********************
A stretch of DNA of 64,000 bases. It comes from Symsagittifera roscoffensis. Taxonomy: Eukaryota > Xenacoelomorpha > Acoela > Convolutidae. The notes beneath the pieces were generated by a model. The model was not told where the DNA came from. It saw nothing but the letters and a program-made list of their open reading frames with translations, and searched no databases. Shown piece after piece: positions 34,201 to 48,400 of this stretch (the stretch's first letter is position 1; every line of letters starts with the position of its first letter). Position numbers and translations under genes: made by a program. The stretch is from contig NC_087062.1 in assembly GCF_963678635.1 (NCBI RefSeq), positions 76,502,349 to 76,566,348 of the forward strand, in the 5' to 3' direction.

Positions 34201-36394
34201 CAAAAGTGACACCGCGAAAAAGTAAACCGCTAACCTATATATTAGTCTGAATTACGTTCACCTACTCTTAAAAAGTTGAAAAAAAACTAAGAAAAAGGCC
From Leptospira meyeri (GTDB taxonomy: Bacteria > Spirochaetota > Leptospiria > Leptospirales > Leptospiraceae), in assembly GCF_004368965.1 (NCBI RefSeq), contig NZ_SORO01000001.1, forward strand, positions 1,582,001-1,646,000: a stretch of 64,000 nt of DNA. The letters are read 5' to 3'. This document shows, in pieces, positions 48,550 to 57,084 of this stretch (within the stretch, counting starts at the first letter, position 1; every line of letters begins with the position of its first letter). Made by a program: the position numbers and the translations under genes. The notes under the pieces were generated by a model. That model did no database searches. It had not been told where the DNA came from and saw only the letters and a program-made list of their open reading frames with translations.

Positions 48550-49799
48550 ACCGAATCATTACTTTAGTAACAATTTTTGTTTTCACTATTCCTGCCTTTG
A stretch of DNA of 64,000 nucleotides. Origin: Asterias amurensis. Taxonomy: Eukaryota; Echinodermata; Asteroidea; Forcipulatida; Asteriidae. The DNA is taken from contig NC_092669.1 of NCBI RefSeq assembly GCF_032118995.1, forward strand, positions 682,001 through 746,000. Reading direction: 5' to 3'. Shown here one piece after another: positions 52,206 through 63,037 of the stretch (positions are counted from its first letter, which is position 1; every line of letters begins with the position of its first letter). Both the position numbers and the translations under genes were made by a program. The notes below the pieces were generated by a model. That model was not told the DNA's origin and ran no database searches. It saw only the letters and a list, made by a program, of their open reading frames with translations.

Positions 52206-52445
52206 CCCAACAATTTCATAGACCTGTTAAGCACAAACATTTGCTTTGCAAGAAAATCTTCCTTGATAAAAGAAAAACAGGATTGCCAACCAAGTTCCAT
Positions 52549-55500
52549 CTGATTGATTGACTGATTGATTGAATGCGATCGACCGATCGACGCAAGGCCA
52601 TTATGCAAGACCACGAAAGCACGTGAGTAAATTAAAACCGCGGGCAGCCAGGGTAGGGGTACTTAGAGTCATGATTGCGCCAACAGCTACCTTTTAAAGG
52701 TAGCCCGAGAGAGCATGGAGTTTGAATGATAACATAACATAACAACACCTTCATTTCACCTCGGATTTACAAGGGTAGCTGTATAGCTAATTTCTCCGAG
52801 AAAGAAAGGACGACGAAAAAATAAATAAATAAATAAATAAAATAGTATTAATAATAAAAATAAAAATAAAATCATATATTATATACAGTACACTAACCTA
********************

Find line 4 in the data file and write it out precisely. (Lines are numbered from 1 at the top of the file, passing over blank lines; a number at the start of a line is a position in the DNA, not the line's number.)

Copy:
From Leptospira meyeri (GTDB taxonomy: Bacteria > Spirochaetota > Leptospiria > Leptospirales > Leptospiraceae), in assembly GCF_004368965.1 (NCBI RefSeq), contig NZ_SORO01000001.1, forward strand, positions 1,582,001-1,646,000: a stretch of 64,000 nt of DNA. The letters are read 5' to 3'. This document shows, in pieces, positions 48,550 to 57,084 of this stretch (within the stretch, counting starts at the first letter, position 1; every line of letters begins with the position of its first letter). Made by a program: the position numbers and the translations under genes. The notes under the pieces were generated by a model. That model did no database searches. It had not been told where the DNA came from and saw only the letters and a program-made list of their open reading frames with translations.